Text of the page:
Politicians from all parties have called for the editing of TV programmes – the
process in which the original footage is cut up into small bits and joined
together to create a programme – to be banned.
The call comes in the light of the controversy over a trailer for a forthcoming
BBC documantary about the Queen which seemed to give the impression
that the monarch stormed out of a photo shoot.
“In the interests of truth an integrity, programmes shouldn’t have any editing
done to them,” said Conservative culture minister Jeremy Hunt.
Deputy Prime Minister Harriet Harman agreed. She told reporters: “This
may mean that programmes will last a lot longer. Several days, in some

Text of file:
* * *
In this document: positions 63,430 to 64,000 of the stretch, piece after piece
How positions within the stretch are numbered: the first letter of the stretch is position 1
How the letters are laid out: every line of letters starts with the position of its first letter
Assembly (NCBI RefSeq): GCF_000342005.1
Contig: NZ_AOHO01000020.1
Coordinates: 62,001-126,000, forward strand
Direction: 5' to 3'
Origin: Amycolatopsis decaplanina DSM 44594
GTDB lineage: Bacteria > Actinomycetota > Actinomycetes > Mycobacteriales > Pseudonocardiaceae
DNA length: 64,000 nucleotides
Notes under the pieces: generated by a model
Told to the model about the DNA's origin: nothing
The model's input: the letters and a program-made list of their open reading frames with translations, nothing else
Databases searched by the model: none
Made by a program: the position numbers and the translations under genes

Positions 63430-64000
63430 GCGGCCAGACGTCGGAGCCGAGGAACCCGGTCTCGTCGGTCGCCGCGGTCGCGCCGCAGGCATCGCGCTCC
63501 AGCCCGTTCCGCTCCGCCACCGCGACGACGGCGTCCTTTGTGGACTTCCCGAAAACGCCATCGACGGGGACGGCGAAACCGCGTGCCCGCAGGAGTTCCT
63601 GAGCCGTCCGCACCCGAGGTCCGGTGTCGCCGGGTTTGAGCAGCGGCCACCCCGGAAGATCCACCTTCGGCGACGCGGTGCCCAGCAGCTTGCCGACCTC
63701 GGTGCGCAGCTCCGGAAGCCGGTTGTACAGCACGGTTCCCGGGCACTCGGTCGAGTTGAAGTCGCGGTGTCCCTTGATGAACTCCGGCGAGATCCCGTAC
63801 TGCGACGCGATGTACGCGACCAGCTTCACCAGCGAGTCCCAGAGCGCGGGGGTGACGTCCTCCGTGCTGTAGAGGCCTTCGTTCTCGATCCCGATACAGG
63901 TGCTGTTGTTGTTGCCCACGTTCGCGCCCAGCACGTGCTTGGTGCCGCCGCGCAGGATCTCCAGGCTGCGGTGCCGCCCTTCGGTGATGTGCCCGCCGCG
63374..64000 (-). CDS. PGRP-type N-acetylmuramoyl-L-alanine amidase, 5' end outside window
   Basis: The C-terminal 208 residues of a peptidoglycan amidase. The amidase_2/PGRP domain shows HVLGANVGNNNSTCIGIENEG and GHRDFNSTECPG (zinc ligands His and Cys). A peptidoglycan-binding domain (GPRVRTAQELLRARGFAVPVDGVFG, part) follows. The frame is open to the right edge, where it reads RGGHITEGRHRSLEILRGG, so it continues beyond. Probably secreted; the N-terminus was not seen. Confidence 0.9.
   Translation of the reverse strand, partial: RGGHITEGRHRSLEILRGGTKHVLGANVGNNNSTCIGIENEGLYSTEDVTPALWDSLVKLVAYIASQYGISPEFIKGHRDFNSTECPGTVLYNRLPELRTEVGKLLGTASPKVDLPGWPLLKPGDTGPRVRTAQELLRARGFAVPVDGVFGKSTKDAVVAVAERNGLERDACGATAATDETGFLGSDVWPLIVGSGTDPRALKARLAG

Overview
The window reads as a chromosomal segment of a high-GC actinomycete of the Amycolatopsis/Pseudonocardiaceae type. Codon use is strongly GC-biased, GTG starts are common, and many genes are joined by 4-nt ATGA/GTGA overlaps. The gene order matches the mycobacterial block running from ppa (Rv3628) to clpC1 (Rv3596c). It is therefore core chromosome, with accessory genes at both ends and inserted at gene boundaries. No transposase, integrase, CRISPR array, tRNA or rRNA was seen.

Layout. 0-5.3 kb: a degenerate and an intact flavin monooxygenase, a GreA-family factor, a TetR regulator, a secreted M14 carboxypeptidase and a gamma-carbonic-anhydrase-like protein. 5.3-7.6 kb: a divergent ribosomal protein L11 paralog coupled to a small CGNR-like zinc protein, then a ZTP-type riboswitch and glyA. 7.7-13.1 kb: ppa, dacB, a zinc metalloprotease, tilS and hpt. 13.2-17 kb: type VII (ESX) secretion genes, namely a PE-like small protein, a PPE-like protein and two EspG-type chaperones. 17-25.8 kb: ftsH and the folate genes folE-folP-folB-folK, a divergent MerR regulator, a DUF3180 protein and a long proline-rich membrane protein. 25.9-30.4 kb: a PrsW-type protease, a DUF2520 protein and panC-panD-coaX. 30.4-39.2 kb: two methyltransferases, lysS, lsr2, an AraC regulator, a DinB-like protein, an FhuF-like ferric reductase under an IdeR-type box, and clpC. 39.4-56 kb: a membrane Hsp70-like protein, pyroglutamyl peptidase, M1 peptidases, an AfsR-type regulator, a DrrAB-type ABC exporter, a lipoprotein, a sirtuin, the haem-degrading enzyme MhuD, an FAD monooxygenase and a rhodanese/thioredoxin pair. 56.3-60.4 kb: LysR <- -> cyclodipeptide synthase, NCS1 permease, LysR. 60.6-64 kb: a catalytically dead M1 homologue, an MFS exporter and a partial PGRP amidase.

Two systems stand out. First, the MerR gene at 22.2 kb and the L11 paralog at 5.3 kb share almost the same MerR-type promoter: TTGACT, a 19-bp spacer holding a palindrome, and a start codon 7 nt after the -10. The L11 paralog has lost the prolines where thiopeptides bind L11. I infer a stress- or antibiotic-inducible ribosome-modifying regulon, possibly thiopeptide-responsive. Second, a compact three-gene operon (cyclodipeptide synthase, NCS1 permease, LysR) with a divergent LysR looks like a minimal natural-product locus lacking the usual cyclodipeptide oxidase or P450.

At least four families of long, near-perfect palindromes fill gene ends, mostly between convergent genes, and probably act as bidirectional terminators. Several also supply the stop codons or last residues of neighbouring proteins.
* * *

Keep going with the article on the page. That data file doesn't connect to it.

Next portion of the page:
cases. But at least viewers will be able to trust what they are seeing.”
In the trailer, Leibovitz is heard offscreen to ask the Queen to remove her
crown because “it makes you look fat.” The Queen, in a series of rapid cuts,
is then seen to apparently give Leibovitz the finger.
The next shot in the trailer shows the Queen walking down a corridor, with her
back to camera. An apparently dubbed voice is then heard to say, “No b**ch
tells the Queen what to wear!” to which her companion is appanrently heard
BBC bosses have defended the clip, saying that such editing was standard
practice in television and that they were simply trying to be cool.